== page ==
I now realize that a 40-hour-a-week job, side jobs, and grad school leave little room for much else. I am still keeping up on the site, though. I look forward to sharing some insights that I have been having about libraries. Hopefully soon! For now, I shall just keep the site updated on the backend and try to post a little something here and there as time allows.
I am on the cusp of my second semester of Kent State University’s Master of Library and Information Science program. I did not blog much during my first semester, in part because I still had work to do on this site and in part due to an uncertainty of whether I would be adding “journal-like” entries here.
Well, just this past week I finalized some important aspects of this blog theme (support for comments and some design fixes) and I have also decided that informal posts here might benefit me better understand my experience — so here I go.
Last semester consisted of two courses: The Information Landscape and Information Organization.
The Information Landscape was essentially a survey course of information organizations. It was a good chance to learn more details about pathways in this field. There were plenty of moments where it felt like it bordered on busy work, but it really came down to getting out of it what you put in. Above all, the course was a great chance to meet other students and network a little. There were two separate group projects running at the same time, which necessitated a lot of group meetings and communication beyond Blackboard and email.
Information Organization was an outstanding course. Starting off there was a heavy focus on information organization theory. About midway through we began to learn about various metadata schemas and knowledge organization systems. This course really opened my eyes to how amazing metadata science can be, so much so that I have considered taking more metadata courses when the opportunity arises.
This coming semester I will take Research and Assessment in Library Information Science and People in the Information Ecology. Looking forward to getting back at it and one step closer to the MLIS! My plan is to blog a little more regularly now that the site is mostly wrapped up.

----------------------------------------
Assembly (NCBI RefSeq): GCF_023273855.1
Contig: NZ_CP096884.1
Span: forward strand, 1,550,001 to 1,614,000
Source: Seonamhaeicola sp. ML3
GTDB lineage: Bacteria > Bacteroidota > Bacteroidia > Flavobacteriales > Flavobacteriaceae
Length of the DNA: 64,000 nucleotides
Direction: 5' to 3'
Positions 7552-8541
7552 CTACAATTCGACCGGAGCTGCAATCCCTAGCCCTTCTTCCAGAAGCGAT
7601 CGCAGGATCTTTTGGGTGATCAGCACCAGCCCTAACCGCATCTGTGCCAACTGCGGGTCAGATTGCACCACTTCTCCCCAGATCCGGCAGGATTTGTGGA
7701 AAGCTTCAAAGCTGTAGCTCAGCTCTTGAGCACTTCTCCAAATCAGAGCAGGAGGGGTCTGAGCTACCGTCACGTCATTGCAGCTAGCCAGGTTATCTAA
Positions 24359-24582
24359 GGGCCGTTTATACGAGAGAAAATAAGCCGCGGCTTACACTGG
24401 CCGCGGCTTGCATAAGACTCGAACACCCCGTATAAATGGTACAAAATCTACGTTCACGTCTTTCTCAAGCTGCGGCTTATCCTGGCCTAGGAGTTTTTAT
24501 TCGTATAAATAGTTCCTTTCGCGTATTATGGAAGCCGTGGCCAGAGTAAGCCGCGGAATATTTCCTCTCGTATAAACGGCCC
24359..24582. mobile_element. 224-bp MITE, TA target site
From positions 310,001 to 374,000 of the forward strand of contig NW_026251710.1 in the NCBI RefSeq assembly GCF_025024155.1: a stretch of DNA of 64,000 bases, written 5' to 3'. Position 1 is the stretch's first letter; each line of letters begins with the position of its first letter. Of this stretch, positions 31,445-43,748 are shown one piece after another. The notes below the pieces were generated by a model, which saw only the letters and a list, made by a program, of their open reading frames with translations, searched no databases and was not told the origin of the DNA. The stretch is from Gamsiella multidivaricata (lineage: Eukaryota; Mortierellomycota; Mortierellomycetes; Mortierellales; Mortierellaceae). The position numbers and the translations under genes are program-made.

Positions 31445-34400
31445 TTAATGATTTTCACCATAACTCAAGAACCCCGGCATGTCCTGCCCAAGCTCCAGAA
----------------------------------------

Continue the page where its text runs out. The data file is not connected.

After some consideration, I decided to share my application essay for Kent State University’s Master of Library and Information Science program. Their prompts were thought provoking, and the end product serves well to capture how important libraries have become in my life.
My life journey is intricately woven into the library world. As a young-adult patron, my local public library was a regular haunt of mine. Later, thanks to a glimpse behind-the-scenes at a part-time job, this appreciation became a passion for librarianship. This application to the Master of Library and Information Science (MLIS) program at Kent State University is the culmination of this passion. The impact libraries have on critical issues in their communities is dear to me, I aspire to develop an understanding of library work beyond first-hand experiences, and my time spent in online learning environments and broad work experience could bring an engaging perspective to the classroom. I know deep down this the right path for me.(more…)
Part of my passion for librarianship is in the core principle of freely available information for all, indiscriminately and without censorship. I cannot put it in better words than the analogy found in the following quote:
“…when properly diffused (manure) enriches and fertilizes; but, if suffered to lie in idle heaps, it breeds stink and vermin. It is the same with […] knowledge.”Poor Man’s Guardian, 1834
An educated society is a resilient society. With the power of information, communities can become better critical thinkers and therefore better to one another, better to their environment, and live fuller lives.